Something else we found interesting was how much stuff went down. Yes the loss of life was tragic and intense, but the sheer number of things lost is mind-boggling. Again 832 passengers and 685 crew members died but let’s also talk about

  • 6 to 9 million letters (it was a registered mail ship) and between 700 and 800 parcel post shipments. Some people think it can/should be salvaged.
  • 40,000 eggs, 6,000 lbs of butter and 1,200 quarts of ice cream.
  • 29,000 pieces of glassware, 44,000 pieces of cutlery, 18,000 bed sheets,  45,000 napkins.
  • 15,000 bottles of beer, 1,000 bottles of wine and 8,000 cigars.
  • 3,500 lbs onions, 40 tons of potatoes, 800 bundles of fresh asparagus.
  • 250 barrels of flour, 1,000 loaves of bread, 2,200 lbs of coffee and 800 lbs of tea.
  •  415 tons of coal
  • 2 libraries worth of books
  • 1 photography dark room and equipment for their own on-board newspaper.
  • more lifeboat accommodation than was legally required at the time (16 wooden lifeboats and four collapsible-style lifeboats)

Anything valuable like old lady jewelry The Heart of the Ocean like from the movie?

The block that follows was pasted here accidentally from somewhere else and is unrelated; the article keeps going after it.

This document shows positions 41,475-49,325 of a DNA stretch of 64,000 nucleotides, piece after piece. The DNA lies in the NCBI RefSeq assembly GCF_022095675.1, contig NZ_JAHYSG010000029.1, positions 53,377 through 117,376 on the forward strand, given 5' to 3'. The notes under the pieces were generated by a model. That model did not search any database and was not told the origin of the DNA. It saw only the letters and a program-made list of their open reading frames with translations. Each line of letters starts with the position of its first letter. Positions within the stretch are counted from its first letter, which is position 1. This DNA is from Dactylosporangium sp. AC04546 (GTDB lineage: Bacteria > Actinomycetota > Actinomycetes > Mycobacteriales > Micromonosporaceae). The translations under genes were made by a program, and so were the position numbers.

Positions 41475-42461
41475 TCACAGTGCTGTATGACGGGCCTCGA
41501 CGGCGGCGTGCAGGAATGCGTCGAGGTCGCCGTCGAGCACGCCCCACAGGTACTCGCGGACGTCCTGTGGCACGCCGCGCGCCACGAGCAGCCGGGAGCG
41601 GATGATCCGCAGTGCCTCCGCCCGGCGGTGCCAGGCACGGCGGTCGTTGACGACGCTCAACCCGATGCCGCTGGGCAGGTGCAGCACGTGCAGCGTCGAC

• 1 neoclassical oil painting La Circassienne au Bain valued at $2.4 million in today’s money
  • 1 1912 Renault Type CE Coupe de Ville car
  • 1 jeweled book valued at $50,887 in today’s money
  • 1 squash instructor. Seriously one employee on board was a squash instructor (the game, obliviously, not the food). I think it’s sad he was hired just to do that one thing and then… well. He died.

There was only a small section in the museum about the discovery and some films about its existence underwater. You could use computers to explore the wreck site – the most chilling of which was a pair of shoes laying where a body lay.

Afterward you could walk the length of the Titanic. Just to the rear of the museum (where the dock would’ve been) they painted lines to show where all the parts would’ve been. This takes a while to walk as it’s so big. Here is Chris showing how big the lifeboats would’ve been.

Onward. After the museum we went to lunch at Drawing Room 2  – named as such because it used to be the drawing room where they drew the Titanic plans (not where they drew it in chalk but where people designed things). We had a posh little lunch there (aka it was expensive and small). The hotel has the staircase that inspired the staircase, but we didn’t see it.